Use a healthy approach to changing habits


Many of us have already surrendered to the calorie-loaded treats and special holiday coffees and milkshakes. With the New Year just around the corner, we vow to get back to better habits. Maybe some of us are already making plans about what we will give up or cut out of our diets and considering joining a fitness center or program for motivation and accountability.

When deciding which approach to take, watch out for plans that do not seem sensible. It may seem easier to choose a 10-, 20- or 30-day program or just to avoid certain foods for a period of time. Keep in mind that programs that promote eating only one type of food all day or severely restricting calories actually slows down your metabolism and limits the amount of nutrients you are getting.

This short-term approach requires that you just temporarily change your habits to reach a certain goal before returning to your old habits. This doesn't work in the long run for lasting results. While you may temporarily lose weight this way, your body will actually be starving. The human body can survive on limited nutrients, but it cannot thrive.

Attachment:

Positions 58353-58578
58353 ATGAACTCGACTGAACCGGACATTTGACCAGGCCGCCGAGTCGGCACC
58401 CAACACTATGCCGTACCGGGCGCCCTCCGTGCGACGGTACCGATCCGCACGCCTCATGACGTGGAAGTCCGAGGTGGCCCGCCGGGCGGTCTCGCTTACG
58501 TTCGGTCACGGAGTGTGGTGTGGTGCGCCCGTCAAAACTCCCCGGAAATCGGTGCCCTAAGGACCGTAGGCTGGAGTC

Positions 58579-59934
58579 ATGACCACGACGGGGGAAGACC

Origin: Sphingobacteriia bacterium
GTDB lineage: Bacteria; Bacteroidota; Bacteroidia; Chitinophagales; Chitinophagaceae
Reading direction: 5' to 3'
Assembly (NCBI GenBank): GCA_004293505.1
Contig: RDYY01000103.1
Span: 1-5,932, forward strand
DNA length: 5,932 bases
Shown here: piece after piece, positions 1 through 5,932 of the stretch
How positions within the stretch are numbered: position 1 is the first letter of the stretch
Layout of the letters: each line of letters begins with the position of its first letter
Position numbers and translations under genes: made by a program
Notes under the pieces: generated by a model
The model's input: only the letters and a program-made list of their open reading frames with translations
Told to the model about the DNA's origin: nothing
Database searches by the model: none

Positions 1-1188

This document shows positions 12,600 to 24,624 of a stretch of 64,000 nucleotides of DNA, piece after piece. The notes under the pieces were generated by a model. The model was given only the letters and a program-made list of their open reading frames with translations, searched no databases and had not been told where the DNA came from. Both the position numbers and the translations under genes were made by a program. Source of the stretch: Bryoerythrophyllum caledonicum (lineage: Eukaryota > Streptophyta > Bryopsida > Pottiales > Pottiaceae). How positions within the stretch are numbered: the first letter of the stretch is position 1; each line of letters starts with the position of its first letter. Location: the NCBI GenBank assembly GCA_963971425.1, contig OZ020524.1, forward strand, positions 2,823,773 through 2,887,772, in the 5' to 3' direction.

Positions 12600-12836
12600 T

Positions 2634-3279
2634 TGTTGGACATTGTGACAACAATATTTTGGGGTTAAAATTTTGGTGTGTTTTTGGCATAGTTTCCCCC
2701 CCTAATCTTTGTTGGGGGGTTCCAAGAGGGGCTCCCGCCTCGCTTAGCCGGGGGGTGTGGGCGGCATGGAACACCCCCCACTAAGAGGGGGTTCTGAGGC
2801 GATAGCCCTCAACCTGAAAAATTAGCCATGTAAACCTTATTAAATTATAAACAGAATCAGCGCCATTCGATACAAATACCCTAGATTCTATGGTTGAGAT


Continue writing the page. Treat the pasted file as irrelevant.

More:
The key is to create long-term healthy habits by changing your behavior patterns such as eating and exercising regularly. Sustainable lifestyle changes include setting realistic goals and adopting habits you can stick with for life, not quick fixes.

Start with one healthy habit by eating breakfast every day. Eating breakfast kick starts the metabolism. It can set the foundation from which all other healthy meals will follow. Let go of the extra calories you've been sipping by drinking more water. Many of us rely on mostly coffee, tea and sodas, not realizing that the body needs more water in order to boost metabolism.

If you are in a habit of going through the drive-thru on a regular basis, plan ahead and prepare your meals. It may be convenient, but studies showed that people who ate fast food more than twice a week gained 10 more pounds than those who had it less than once a week. If you can't limit your drive-thrus, at least order a colorful, healthy option.

Only about 20 percent of dieters actually maintain their results over the long term. Instead of yo-yo dieting, vow to make lifestyle changes that promote positive health. Avoid setting specific weight-loss goals. If you vow to lose 5 pounds in two weeks and you don't, you may give up. Instead, focus on the habits that will get you there, and set those as goals. Not only will you become healthier, but your body will also lose weight naturally at the rate it is intended to.

Missy Corrigan is executive of community health for Sumter Family YMCA. She can be reached at or (803) 773-1404.